The majority of runners will shy away from hills, preferring to find a flat route or choosing to walk hills. My advice would be to stretch yourself sometimes and find a hillier route and always run the hills in training. Doesn’t matter how slow you feel you are ascending the hill, try to keep running even if you get to the top and are spent and need to stop, regroup and recover.
This is for a few reasons;
· Hills can improve your running form by increasing knee lift, joint mobility, and neuromuscular fitness (how well your nervous system communicates with your muscles).
· Hills improve muscular strength (your legs’ ability to produce force) and power (the ability to produce a lot of force quickly).
· Hills provide an added cardiovascular boost.
To avoid injury though, always do a warm up of at least 10mins. Start super slow and build into it. No need to stop and stretch but you could skip or move forward doing side steps or walking lunges and other dynamic stretches if you wanted to mix it up.
A good set would be:
7x40 second efforts up a hill, followed by a 2min recovery where you would walk back to start again (the first one should be a "test" to ascertain effort level)
The aim is to maintain effort and pace throughout all the reps and be able to reach the same focal point on each rep.
Your pace will naturally slow when you hit a hill but your effort level should stay the same as you produce on the flat. You should try to keep an even pace for the hill ie, don’t hit it hard and fast and die a death mid-way.
To help ascend a hill your stride length and stride rate will change, depending on the grade and length of the hill (and terrain underfoot) so don’t waste energy trying to keep your normal stride rate; shorten your stride, increase cadence and stay light on your feet.
Think about “running tall,” with your head, shoulders, hips, and ankles aligned.
Look ahead rather than down.
You’ll use your arms more as you lift your knees, but keep your shoulders and arms relaxed, and the insides of your wrists passing near your waist.
Use your arms to help drive you up the hill.
You may have heard that the best way to get to the top is to “lean into the hill.” That doesn’t mean bending your torso at a 90-degree angle. If you lean into the hill too much, you close off your hip flexors and you put too much pressure on both your quadriceps and, especially in the case of a steeper hill, your calves. We get a lot of power from our glutes and hamstrings, so you don’t want to sideline them by using a stride that emphasises pushing at the expense of that foot strike.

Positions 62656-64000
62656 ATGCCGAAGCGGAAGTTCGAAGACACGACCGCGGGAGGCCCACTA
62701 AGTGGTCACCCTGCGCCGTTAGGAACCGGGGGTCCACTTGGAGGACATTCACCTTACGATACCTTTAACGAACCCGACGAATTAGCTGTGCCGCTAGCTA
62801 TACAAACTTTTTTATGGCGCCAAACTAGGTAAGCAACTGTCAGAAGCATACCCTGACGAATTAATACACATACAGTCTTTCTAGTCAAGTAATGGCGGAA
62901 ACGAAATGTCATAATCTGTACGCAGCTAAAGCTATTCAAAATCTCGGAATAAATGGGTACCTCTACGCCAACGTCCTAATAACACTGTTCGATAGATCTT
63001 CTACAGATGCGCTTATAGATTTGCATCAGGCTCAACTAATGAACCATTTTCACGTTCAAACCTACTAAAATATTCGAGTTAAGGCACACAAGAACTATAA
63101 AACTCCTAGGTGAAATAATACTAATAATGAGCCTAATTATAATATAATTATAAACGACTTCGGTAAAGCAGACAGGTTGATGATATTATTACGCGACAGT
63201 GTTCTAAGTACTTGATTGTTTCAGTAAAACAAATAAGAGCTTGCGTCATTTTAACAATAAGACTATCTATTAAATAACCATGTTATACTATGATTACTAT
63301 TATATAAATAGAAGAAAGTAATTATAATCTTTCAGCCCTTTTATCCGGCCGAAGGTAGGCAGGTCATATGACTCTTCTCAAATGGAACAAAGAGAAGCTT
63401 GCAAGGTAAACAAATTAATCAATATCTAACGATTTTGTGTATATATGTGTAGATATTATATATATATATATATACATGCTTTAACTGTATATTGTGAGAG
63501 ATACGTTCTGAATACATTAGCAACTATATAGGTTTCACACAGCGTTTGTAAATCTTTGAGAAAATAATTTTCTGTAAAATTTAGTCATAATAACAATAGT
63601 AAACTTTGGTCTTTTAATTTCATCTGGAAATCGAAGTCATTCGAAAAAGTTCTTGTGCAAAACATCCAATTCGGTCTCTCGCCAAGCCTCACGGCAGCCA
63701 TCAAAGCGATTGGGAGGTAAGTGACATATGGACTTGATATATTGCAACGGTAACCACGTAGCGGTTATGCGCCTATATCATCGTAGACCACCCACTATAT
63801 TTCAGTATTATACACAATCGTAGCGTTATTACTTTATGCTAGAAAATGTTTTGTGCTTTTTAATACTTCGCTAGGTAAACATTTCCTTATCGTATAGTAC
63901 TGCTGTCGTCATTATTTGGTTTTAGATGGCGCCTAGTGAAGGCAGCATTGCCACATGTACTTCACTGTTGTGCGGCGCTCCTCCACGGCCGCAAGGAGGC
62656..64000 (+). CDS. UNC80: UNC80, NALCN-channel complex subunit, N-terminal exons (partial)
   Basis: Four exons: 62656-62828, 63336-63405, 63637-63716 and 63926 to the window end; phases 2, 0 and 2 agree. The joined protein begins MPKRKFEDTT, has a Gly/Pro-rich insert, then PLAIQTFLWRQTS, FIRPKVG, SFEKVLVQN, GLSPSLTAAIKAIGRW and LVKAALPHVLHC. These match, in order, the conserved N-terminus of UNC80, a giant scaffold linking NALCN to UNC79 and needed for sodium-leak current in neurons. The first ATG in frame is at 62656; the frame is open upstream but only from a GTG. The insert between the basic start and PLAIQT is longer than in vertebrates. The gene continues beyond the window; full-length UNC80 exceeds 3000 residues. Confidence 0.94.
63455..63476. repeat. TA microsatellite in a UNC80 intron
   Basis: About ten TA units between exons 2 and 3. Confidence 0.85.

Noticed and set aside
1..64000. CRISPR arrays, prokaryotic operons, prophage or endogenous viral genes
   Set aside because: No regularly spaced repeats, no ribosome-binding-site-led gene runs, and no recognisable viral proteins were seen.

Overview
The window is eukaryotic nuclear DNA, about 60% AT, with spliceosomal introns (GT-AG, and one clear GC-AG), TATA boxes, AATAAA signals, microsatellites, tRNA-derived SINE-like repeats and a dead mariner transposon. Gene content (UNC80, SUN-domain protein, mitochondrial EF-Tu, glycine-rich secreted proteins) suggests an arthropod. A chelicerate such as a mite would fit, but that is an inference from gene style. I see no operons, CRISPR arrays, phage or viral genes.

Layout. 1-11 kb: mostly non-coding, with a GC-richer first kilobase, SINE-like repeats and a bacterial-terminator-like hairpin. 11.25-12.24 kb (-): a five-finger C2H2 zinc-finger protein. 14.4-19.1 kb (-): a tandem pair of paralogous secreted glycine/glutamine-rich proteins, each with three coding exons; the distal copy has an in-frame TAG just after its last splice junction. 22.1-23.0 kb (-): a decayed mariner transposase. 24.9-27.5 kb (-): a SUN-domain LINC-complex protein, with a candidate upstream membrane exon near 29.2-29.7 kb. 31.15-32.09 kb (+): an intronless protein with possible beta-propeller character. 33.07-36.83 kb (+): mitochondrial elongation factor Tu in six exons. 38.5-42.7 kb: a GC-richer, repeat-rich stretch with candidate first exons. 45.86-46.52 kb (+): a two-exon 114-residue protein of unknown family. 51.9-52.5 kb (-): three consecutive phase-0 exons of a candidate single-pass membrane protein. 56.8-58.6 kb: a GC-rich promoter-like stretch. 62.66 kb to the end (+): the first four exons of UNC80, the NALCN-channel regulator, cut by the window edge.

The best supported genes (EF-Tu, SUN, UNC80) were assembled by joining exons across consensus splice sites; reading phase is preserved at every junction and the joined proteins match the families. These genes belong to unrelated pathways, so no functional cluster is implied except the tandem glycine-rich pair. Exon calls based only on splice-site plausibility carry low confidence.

You should also think about the benefit a group environment brings to a session like this as it’s hard to push yourself and motivate yourself to perform such a session on your own.
This type of hill session constitutes an interval session and sees your heart rate yo-yoing which brings fabulous fitness results (and fat loss if that is one of your goals).
To successfully complete an interval session though you do need to push yourself during the efforts coming out of your comfort zone (you should be wanting to call time on the 40 secs if you are working at the right intensity/effort level) and be strict with the timing of the recovery intervals! No extending breaks!
I use a Garmin which I can programme to bleep and vibrate to alert me to 6x 40 seconds with 2 min recoveries so I don’t have to be distracted timing or have the temptation to shorten efforts and/or extend recoveries. There are many cheaper versions of watches which can be programmed to do the thinking for you and if you are keen to progress your running then it may be a worthy investment or something worth adding to your Christmas list!
Running Clubs will routinely offer hill rep and interval sessions and running with others is a great way to come out of your comfort zone which in turn will pay dividends to your run ability and speed. Ideally a hill or interval session should be performed weekly so how about grabbing a few friends and a timer (can download free apps on your phone that will bleep intervals) and head to the hills. Here’s another suggested session for you;
Warm up walking, then run easy for 10 minutes.
Find a hill where it takes you 30-60 seconds to run up.
Run hard up the hill focusing on keeping your stride short, torso tall, looking to the crest of the hill, and driving those elbows back.
Recover for 2-3minutes (3 mins recovery if it’s a 60 second hill) and
repeat for 4-8 times depending on your current fitness level and ability.
Aim to up the intervals to reach 8 and change hill so you have a different gradient/terrain to train on (don't be afraid to run off road/trail hills)
After a hill session, remember your legs have taken a battering so be sure to stretch them out concentrating as we did on glutes, calves and hip flexors.